|A woman walks past a piece of a destroyed car at the site of Wednesday's bomb attack in Baghdad May 13, 2010. REUTERS/Kareem Raheem|
The minibus loaded with explosives appeared to be the latest attempt by militants to stoke a sectarian conflict by striking at a Shi'a neighborhood with strong ties to militias.
Police had initially said it was a parked car bomb, but subsequent reports revealed the minibus was moving when it exploded and three bodies were found inside, suggesting they were headed to another target inside the densely populated district of at least 2 million.
Police and hospital officials from the nearby al-Sadr and Imam Ali hospitals gave the death toll and details on condition of anonymity because they were not authorized to speak to the media.
The morning after the blast, little was left of the minibus except for a scorch mark on the spot where it exploded and a few shattered bits of the vehicle after police hauled most of it away for inspection and young boys scavenged the rest to sell as scrap in the impoverished neighborhood.
The blast also destroyed a large street sign bearing the images of anti-American cleric Muqtada al-Sadr and his revered father, for whom the neighborhood is named.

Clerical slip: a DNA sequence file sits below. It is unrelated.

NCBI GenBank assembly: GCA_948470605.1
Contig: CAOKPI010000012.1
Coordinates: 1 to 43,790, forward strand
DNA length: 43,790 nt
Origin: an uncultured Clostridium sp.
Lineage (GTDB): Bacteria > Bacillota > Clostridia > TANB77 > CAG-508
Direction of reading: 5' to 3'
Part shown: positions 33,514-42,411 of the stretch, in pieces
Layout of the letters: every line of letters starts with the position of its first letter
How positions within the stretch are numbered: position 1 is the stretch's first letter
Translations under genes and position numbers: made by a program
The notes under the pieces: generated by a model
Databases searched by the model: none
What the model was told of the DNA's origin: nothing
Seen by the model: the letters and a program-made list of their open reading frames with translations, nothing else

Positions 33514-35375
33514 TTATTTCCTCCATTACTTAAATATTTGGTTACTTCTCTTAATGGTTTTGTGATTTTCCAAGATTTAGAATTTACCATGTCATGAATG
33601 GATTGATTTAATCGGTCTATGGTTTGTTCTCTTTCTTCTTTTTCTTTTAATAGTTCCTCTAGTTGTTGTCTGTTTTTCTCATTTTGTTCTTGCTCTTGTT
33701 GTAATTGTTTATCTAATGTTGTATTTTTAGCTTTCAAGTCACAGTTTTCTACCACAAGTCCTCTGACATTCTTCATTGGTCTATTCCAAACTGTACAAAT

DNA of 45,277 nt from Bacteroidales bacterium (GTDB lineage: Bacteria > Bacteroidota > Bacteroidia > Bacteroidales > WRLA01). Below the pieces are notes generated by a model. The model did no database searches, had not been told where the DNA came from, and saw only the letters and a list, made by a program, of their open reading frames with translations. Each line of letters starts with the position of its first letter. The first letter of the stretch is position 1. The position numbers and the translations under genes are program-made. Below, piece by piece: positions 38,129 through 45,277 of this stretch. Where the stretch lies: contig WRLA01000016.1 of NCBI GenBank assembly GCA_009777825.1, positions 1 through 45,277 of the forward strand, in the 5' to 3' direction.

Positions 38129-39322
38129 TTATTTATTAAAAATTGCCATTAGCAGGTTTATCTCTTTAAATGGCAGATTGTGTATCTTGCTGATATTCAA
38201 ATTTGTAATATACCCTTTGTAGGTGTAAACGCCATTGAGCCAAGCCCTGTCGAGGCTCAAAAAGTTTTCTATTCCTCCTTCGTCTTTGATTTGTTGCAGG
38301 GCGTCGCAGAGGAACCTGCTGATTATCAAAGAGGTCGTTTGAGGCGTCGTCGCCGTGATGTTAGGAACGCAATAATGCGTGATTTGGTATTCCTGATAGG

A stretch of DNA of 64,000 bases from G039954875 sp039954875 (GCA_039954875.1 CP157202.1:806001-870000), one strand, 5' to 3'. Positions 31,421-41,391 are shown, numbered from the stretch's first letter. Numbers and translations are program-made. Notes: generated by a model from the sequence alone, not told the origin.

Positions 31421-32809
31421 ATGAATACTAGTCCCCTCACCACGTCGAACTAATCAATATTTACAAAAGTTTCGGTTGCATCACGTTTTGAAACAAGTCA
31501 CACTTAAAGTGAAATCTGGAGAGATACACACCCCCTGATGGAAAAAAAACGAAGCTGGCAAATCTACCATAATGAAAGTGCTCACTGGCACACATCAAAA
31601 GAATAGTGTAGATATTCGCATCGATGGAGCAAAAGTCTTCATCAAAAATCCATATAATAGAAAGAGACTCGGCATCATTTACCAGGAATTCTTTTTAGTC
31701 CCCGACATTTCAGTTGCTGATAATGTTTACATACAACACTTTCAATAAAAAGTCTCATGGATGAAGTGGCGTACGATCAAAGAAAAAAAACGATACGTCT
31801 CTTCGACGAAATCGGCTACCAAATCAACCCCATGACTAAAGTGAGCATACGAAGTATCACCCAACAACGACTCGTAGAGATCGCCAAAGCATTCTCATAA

Not far away, weeping families loaded coffins on top of minibuses for the three-hour drive down to the holy city of Najaf where most of Iraq's Shi'a prefer to be buried.
Sadr City is a stronghold of al-Sadr and the scene of blasts in April that killed 72 people. Following those attacks, al-Sadr offered Iraq's security forces the aid of his militia and there have been reports it is being revived.
The Mahdi Army has clashed several times with U.S. and Iraqi forces since 2003, and was implicated in death squad-style attacks on Sunni civilians during the peak of sectarian violence in 2006 and 2007.
Experts have said that the latest wave of militant attacks, including a coordinated series of strikes on Monday that killed 119 people across 10 cities, is aimed at provoking a militia backlash and reigniting sectarian fighting.
The attacks came during a vulnerable period for Iraq.
The country has no new government after inconclusive parliamentary elections held March 7, and U.S. troops are set to cut their forces by nearly half by Sept. 1.
Iraqi security forces carried out a number of raids Wednesday following the attacks in areas around Fallujah west of Baghdad and the cities of Basra and Hillah to the south of the capital, arresting several suspects accused of involvement in the bombings.
The state-owned Al-Sabah newspaper reported Thursday that Prime Minister Nouri al-Maliki met with his top security officials and decided to replace the police commanders in the areas attacked.
Baghdad operations spokesman Maj. Gen. Qassim al-Moussawi later told a news conference that security plans in the affected areas would be reviewed. He also warned of further attacks by al-Qaeda.
Also Thursday, a roadside bomb exploded near a police patrol in Baghdad's central al-Nahda square, killing a bystander and wounding eight others, including five policemen, according to security and medical officials.